Once the credits roll on the fake ending of the single take film-within-a-film, a title card flashes up that it’s now “one month earlier”. Suddenly the cinematography, which up until this point has been grainy and often blurry handheld camera work, is back to ‘normal’. Indeed, it looks shockingly mundane, almost like a Japanese television drama. We’re introduced to Higurashi, the director within the single take film, who appears to be scraping a career together with a reputation for being “cheap, fast, and average”. He’s approached by producers looking for a standout event for the launch of their new “Zombie Channel”, and ask him to produce a short film that will be broadcast with two gimmicks: live and shot in a single take. This, of course, is the single take film that One Cut of the Dead opens with, and is referred to by the title “One Cut of the Dead” within the film itself (I was quite charmed by this fact, as I had until then assumed that this was an English language titled pawned off on it in lieu of the more poetic Japanese “Don’t stop the camera!” or “Don’t stop filming!”).
What follows is a bluntly hilarious look at the trials of low-budget filmmaking as Higurashi struggles with every aspect of the film, from the producers’ mad idea that a live, single-take horror film shot on zero budget is even possible, to drunken actors, a preening leading man, last minute casting changes, and a symphony of on-set disasters. Every bizarre choice, weird line delivery, and awkward pause in the single take section of One Cut of the Dead is explained. It’s high farce, calling to mind the very best Frasier episodes – particularly “Ham Radio”, where Frasier hubristically tries to stage a live radio drama. It’s also remarkably touching as Higurashi fights to keep his film afloat in the face of a producer who insists “it’s television, not art”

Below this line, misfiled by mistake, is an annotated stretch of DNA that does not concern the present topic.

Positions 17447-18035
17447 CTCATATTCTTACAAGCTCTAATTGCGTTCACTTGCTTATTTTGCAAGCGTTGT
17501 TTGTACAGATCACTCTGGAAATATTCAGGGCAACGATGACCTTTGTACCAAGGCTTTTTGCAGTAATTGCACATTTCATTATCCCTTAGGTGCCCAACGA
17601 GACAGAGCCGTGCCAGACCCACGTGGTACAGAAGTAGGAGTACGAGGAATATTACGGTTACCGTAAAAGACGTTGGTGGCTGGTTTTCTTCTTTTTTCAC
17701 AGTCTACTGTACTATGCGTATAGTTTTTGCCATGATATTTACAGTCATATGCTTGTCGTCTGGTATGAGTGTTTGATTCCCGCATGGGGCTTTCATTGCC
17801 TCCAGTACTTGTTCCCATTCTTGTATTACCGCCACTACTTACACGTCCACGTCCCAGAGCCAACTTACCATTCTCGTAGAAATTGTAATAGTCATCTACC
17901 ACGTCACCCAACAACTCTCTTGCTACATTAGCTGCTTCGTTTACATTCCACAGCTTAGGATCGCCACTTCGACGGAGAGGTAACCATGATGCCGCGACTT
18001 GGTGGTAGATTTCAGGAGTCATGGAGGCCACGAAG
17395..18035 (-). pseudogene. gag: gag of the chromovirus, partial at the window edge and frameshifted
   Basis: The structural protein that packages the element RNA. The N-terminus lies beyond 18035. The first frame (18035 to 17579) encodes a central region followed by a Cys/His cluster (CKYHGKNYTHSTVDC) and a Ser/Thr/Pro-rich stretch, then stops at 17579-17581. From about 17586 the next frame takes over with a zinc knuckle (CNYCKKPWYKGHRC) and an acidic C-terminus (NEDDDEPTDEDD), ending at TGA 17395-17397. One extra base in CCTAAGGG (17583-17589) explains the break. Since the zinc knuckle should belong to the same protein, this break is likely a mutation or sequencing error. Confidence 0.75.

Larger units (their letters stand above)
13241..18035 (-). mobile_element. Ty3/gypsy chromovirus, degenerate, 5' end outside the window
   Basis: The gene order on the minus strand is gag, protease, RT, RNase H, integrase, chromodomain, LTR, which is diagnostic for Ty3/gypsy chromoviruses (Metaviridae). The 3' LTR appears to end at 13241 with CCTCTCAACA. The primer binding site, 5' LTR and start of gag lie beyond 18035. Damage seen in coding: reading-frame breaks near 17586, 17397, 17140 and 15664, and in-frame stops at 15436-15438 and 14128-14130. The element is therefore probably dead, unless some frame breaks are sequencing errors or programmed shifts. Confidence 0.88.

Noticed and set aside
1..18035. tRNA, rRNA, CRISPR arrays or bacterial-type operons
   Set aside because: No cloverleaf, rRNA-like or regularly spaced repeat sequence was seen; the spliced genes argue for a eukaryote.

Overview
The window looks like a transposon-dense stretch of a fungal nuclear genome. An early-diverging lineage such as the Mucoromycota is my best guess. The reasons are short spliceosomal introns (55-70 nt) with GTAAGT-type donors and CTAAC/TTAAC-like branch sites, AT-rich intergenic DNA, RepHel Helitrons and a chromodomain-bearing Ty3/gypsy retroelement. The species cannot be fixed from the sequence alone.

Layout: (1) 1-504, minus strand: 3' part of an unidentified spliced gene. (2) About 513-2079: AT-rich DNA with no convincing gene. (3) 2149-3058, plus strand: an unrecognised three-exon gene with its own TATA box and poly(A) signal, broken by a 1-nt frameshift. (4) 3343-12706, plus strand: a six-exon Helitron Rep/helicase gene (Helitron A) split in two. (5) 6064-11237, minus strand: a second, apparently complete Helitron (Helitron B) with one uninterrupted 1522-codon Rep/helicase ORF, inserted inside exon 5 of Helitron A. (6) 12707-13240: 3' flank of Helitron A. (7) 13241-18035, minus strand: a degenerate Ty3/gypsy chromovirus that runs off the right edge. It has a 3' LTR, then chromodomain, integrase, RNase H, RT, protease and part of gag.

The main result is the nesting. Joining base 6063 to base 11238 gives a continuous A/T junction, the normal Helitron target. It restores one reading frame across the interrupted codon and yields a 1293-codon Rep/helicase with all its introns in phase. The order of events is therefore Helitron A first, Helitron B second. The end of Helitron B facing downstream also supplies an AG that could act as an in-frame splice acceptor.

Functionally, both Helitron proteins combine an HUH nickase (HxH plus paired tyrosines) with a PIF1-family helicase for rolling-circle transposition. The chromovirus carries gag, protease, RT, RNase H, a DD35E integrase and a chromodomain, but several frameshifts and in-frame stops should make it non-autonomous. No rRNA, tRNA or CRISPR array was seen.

I would describe One Cut of the Dead as eccentrically paced, to the point that I really began to worry. The initial single take film is clever (and the actual closing credits include behind-the-scenes footage of how they pulled it off) but if it stood alone would be more of a film festival curiosity than a classic. The middle section of the film, when it takes an aggressive left turn into the humdrum daily life of Higurashi, his family, and his filmmaking process, immediately begins to drag before the audience starts to put together what’s really happening. An attentive viewer will be rewarded, however, with some serious laughs as every minor detail in both the single take opening and the preparation-focused middle comes into play during the finale as the film-within-a-film goes out live, with cast and crew frantically keeping the production going.
I went in expecting a zombie horror comedy, perhaps the Japanese Shaun of the Dead, but the end result is more like This is Spinal Tap or oddball stories about filmmaking like Adaptation. It’s a comedy masterpiece, even if there isn’t an actual zombie in sight.
One Cut of the Dead / カメラを止めるな!
Director: Shinichiro Ueda
Japanese Release Date: 4th November 2017 (Limited)
Version Watched: 96 min (LIFF2018 Screening, Everyman Cinema)